Recent Fonts

from Ingrimayne Type



Though there are many thousands of digital typefaces available, none seem to be made exclusively of letters that tessellate, a complete tessellating alphabet. This void is now filled with not one typeface, but a group of typefaces, the Tescellations kinship group. Even though I am aware of only one use for this typeface--writing about tessellations--that does not mean there are not hundreds or perhaps thousands of other uses.

There are seven members of this typeface kinship group. I tried to select the the glyphs that fit together best to form Tescellations; it is the most readable of the lot. The Italics version includes as many different lower-case glyphs as I could find rather than just skew the regular version. Versions with no counters are included.

What did not fit into Tescellations was dumped into Tescellations Two, which is somewhat of a ransom-note type of face. It comes in two styles, a regular version and a version in which the counters are removed.

TescellationPatterns shows how many of the characters in these typefaces tessellate. It has over 100 tessellation patterns, each on only one character. Simply type several lines with any character and make sure the leading is the same as the font size, and you have an instant tessellation pattern of a letter.

released October 2012



Yngreena is a serifed typeface with calligraphic origins.

In updating it in 2011, I began to add alternative letters and reached the point where it made sense to create an alternative family of faces rather than include all the alternatives as part of an OpenType font. The letters K, R, V, W, Y, f, g, k, t, v, and w are tamer in Yngreena Alt. As a result, though it is still a decorative text face, Yngreena Alt is better suited for lengthier blocks of text than is the original Yngreena face.

released 2011



Almost 15 years ago I designed the font XLeafMeAlone. Last year I decided that it was time to improve it. Instead of adding to it, I created two new fonts containing almost 200 leaves: MapleOaks and More Leaves. Among the leaves you will find in MoreLeaves are elm, cottonwood, tulip tree, ash, hickory, locust, ginko, aspen, sassafrass, hawthorn, beech, and birch. There are even a few that come from shrubs and I am not sure what they are, but they looked interesting so I put them in. You will not find oaks, maples, or sycamores--they are in MapleOaks.

Why leaves? Because people like them. As so much of the biological world that is all around us, leaves are fascinating in their shapes and endless variations. In XLeafMeAlone I took about 50 shapes and rotated them 180 degrees to give a typeface with approximately 100 glyphs. In each of these two typefaces, MoreLeaves and MapleOaks, there are almost 100 glyphs. Each of those glyphs is rotated in 90-degree increments to yield two families of four typefaces that should be very useful if one wants to create borders of leaves.

released January 2006


In the early days of PostScript fonts, I designed a font of leaves called XLeefMeAlone. This past year I realized that because two fontographers, both the program of that name and I, had advanced in the 15 years since the creation of XLeefMeAlone, a better leave typeface was possible. The result was two sets of new leaf fonts: MapleOaks and MoreLeaves. MapleOaks contains almost 100 images of maple, oak, and sycamore leaves, and MoreLeaves has almost 100 images of leaves of various other species.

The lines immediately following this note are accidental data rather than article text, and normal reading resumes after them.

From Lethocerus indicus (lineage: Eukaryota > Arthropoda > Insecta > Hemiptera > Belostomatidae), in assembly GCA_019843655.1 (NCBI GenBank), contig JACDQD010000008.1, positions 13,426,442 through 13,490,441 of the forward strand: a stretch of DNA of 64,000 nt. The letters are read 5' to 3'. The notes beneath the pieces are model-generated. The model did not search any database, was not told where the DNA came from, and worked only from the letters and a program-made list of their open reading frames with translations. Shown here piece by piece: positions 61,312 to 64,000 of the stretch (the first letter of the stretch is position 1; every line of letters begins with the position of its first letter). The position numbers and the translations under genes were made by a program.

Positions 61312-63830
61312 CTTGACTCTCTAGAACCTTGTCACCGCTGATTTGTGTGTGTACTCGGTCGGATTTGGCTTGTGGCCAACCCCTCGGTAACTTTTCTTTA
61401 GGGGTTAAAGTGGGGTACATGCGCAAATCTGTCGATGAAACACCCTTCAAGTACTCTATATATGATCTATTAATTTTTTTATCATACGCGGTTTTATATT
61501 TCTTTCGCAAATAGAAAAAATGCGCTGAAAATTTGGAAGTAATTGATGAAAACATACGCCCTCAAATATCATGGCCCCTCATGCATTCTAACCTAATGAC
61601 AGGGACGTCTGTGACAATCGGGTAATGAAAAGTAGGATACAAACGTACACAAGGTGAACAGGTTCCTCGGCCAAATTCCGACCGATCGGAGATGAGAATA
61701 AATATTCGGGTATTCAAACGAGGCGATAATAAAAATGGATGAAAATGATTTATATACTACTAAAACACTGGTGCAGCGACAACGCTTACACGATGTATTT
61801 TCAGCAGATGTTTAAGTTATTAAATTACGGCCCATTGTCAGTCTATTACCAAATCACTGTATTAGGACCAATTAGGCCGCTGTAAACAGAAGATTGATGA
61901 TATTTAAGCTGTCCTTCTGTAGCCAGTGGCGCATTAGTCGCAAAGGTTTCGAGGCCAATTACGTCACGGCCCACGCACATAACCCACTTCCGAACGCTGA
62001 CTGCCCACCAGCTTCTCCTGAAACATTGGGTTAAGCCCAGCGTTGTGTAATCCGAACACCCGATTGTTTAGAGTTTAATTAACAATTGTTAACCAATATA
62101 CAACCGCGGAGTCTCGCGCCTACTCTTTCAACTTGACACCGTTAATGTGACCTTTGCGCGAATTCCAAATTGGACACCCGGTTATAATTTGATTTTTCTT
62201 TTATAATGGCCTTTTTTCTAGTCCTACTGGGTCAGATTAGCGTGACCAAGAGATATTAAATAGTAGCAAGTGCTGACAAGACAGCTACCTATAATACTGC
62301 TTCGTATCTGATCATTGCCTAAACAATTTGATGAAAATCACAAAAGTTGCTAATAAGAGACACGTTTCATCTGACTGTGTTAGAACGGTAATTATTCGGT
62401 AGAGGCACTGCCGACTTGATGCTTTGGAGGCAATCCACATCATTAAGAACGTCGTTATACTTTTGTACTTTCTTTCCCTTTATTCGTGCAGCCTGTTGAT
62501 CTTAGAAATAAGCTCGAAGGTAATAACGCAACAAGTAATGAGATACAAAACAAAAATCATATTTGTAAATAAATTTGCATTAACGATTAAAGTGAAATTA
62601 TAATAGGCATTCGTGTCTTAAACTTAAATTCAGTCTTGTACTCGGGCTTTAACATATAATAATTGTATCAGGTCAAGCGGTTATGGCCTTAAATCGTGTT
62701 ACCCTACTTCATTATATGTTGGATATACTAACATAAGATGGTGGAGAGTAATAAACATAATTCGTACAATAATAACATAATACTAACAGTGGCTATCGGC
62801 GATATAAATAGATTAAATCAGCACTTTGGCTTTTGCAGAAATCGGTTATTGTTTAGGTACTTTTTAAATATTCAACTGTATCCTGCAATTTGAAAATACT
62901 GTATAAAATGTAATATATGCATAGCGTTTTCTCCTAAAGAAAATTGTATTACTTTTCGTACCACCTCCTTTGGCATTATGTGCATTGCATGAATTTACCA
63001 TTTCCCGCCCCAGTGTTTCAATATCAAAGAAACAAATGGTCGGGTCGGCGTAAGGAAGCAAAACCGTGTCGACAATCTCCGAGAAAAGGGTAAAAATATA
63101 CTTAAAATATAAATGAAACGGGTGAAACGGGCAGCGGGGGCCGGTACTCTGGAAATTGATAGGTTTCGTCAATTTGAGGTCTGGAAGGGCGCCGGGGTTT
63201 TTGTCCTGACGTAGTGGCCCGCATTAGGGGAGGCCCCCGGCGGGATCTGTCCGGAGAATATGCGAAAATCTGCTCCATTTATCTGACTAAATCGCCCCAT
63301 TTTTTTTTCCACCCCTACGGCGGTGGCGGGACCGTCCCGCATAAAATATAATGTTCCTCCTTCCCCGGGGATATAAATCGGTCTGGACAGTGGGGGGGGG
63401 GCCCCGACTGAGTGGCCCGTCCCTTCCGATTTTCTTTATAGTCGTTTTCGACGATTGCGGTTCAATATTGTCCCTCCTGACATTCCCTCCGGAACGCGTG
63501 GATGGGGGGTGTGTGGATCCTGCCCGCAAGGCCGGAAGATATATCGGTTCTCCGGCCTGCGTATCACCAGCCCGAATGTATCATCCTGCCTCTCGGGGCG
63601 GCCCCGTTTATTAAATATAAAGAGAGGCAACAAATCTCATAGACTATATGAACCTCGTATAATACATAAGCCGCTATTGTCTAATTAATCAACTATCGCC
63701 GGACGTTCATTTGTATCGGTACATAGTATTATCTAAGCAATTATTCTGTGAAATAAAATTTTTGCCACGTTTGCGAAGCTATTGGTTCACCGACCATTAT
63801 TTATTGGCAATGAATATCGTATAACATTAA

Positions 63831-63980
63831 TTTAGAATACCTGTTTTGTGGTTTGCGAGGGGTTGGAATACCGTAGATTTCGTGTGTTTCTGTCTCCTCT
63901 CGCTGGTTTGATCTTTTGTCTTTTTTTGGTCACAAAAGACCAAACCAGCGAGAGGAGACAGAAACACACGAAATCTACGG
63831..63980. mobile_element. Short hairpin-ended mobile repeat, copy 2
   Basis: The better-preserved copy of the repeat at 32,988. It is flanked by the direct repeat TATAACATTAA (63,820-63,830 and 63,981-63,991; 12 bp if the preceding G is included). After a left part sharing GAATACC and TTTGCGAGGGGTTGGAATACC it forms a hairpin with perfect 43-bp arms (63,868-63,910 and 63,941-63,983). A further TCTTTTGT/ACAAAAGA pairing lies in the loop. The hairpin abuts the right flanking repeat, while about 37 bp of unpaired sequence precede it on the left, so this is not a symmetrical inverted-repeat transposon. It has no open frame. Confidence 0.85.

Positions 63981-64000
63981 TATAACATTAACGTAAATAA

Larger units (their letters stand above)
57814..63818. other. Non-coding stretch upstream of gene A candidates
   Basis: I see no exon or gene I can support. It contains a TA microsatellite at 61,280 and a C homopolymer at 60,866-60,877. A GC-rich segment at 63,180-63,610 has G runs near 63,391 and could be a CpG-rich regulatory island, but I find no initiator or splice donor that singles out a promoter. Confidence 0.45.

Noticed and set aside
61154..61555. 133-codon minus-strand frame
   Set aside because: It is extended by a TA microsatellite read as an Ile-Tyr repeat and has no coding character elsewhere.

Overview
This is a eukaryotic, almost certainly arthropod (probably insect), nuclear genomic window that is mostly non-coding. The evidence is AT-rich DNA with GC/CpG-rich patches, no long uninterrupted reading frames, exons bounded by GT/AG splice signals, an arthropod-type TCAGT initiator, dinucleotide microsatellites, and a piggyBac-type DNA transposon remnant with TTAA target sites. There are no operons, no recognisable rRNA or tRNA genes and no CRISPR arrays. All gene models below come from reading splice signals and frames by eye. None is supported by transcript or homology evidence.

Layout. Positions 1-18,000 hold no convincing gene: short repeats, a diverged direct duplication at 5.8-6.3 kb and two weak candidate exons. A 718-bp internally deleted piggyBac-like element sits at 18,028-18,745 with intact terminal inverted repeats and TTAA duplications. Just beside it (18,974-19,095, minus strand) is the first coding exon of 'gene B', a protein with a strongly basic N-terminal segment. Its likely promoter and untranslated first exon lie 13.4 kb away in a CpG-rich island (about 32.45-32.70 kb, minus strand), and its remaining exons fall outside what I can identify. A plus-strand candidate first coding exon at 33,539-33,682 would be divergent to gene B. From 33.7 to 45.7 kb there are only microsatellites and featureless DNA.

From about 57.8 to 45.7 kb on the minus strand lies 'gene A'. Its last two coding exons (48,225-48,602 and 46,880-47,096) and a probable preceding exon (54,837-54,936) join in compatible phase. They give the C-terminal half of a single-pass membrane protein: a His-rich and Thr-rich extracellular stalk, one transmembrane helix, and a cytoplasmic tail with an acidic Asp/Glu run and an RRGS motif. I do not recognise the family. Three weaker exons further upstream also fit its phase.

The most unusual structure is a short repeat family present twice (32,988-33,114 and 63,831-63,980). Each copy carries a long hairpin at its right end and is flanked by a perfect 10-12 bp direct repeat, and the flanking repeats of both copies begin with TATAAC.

Leaves are beautiful little works of art with an endless variety of shapes. No two leaves are the same, and I found it very difficult to decide what leaves to include and which to ignore. I have tried to give a good representation of the many shapes that I found around me, and a few friends and family members helped by giving me some leaves that I did not have. I cannot identify all of the leaves tha I have included, (there are four or five oaks in the black oak group, for example, that are to me indistinguishable, and that is not even considering the fact that they can hybridize), but I did not use identification as a criteria for inclusion. 

Because one use of leaves is as a border, I have take the original MapleOaks typeface and created three additional typefaces by rotating it at 90-degree increments. Hence, you can have the same leaf shape pointing up to the right, up to the left, down to the right, and down to the left. I hope some people find this feature useful.

released January 2006



Framealot is a frame or border or page divider construction kit. By choosing and mixing various elements, a wide variety of different geometric borders or frames or dividers are possible. The largest set is on the upper-case keys. There are two other sets on the lower case keys (plus the comma and period.) The characters above the number keys (the whole top row with shift, plus {}| keys are another set. And there are a couple of other small sets. Not all the sets allow vertical dividers. Outlined versions are available on the outline style, and the filled style either inverts the pattern or removes white interior sections for the outline version. and has some other differences compared to the other two versions. Use the character map to find all the parts of a set, type them out on your document, and then copy and past to construct your border or frame. Have fun.

released June 2006



This typeface features eight images of dinosaur skeletons that were used as stencils for decoration. My son Matthew drew them, cut them out with a exacto knife, then spray painted them. I photographed the results with a digital camera and used the results to make this typeface. Check the key map--some of the very large critters are cut into pieces and put on several keys--this may help printing in some situations. Have fun with them.

released October 2005

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